News Feature | December 27, 2013

Water Agencies Lobby EPA To Apply Recent Court Decision Nationwide

Sara Jerome

By Sara Jerome


The National Association of Clean Water Agencies (NACWA) and other groups are urging the EPA to take the view that a recent court decision applies nationwide. 

In March, the 8th Circuit Court of Appeals issued a ruling in Iowa League of Cities v. EPA.  According to Bloomberg BNA, the court ruled that EPA exceeded its Clean Water Act authority in attempting to restrict the practice of blending.

The EPA's so-called "blending" guidelines regulate a "process where sewage facilities can treat large influxes of stormwater by channeling them through different routes," Law360 reported

The recent advocacy letter to the EPA voiced the opinion that these rulings applied nationwide. Letter signatories included "municipal lawyers, publicly owned wastewater utilities, mayors, and city and county officials," according to BNA. 

But the EPA appears to be on a different page. 

"The appeals court ruling is nearly nine months old, but the EPA remained quiet about its application until the agency's acting assistant administrator for water, Nancy Stoner, confirmed last month that the EPA believes the decision only applies in the Eighth Circuit and that the agency will evaluate permits in other parts of the country on a case-by-case basis," Law360 reported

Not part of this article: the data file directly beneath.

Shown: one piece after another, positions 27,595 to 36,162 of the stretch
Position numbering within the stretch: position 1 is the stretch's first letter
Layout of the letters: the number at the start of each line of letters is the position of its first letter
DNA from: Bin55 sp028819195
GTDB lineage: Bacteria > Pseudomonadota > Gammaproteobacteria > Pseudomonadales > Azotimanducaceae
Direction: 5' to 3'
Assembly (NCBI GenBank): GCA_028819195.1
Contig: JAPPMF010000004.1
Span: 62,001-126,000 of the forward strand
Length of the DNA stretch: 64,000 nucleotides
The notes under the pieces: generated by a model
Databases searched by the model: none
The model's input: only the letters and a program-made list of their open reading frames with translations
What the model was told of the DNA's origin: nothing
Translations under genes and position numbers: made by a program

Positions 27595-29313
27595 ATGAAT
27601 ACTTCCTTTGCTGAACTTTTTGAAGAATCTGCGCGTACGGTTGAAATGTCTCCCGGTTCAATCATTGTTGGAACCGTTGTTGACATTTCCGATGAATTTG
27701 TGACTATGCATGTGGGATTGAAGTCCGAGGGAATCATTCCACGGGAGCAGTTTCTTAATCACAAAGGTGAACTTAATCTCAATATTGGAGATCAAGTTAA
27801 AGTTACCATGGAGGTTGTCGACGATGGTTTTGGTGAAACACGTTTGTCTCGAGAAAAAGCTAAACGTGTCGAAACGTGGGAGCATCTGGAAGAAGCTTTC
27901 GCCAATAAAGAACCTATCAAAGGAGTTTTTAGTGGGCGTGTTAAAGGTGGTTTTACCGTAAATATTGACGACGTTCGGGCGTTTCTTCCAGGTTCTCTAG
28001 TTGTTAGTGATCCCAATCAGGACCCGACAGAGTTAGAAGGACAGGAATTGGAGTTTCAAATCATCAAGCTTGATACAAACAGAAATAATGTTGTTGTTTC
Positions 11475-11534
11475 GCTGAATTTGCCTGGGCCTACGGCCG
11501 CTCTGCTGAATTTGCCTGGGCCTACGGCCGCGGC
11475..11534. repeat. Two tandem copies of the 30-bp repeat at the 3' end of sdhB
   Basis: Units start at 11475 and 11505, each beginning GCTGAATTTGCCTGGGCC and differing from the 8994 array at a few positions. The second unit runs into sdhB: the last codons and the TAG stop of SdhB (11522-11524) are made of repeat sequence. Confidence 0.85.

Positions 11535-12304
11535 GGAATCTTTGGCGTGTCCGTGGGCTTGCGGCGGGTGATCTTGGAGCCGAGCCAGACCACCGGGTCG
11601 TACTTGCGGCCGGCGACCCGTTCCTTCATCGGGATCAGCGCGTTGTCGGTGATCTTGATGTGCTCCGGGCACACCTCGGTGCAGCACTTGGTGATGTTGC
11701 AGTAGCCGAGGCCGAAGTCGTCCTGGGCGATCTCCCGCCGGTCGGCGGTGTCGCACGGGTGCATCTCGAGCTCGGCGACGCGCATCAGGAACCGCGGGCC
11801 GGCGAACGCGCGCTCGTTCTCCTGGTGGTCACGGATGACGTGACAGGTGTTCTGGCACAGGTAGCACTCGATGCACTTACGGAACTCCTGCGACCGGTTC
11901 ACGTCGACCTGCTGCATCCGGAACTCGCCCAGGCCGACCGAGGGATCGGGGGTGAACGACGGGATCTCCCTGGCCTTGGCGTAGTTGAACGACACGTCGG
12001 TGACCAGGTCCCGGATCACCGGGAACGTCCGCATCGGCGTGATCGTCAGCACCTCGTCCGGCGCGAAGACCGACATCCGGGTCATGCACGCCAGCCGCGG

Some argue the EPA stance creates uncertainty for the water sector. 

In the letter, "the groups said municipal wastewater utilities across the nation are facing confusion in addressing wet weather compliance, resulting in increased local costs," Bloomberg BNA said. 

The court's criticism of the EPA pertained to the procedures the agency used to arrive at its blending policies. The court "ruled that the EPA needed to go through the rule-making process to...prohibit blending of partially and fully treated wastewater inside treatment plants during heavy storms," a previous BNA article said. 

The EPA had already decided not to ask the Supreme Court to review the court decision, BNA noted in an analysis.

Money is a factor in reviewing the EPA's blending expectations.

"Hall & Associates attorneys said compliance with the EPA blending policy alone would have cost the wastewater treatment sector an estimated $150 billion nationwide," the analysis said.

For more EPA regulatory news on stormwater, check out previous coverage on Water Online. 

Image credit: “Urban Drain," © 2010 KOMUnews, used under an Attribution-NoDerivs 2.0 Generic license:

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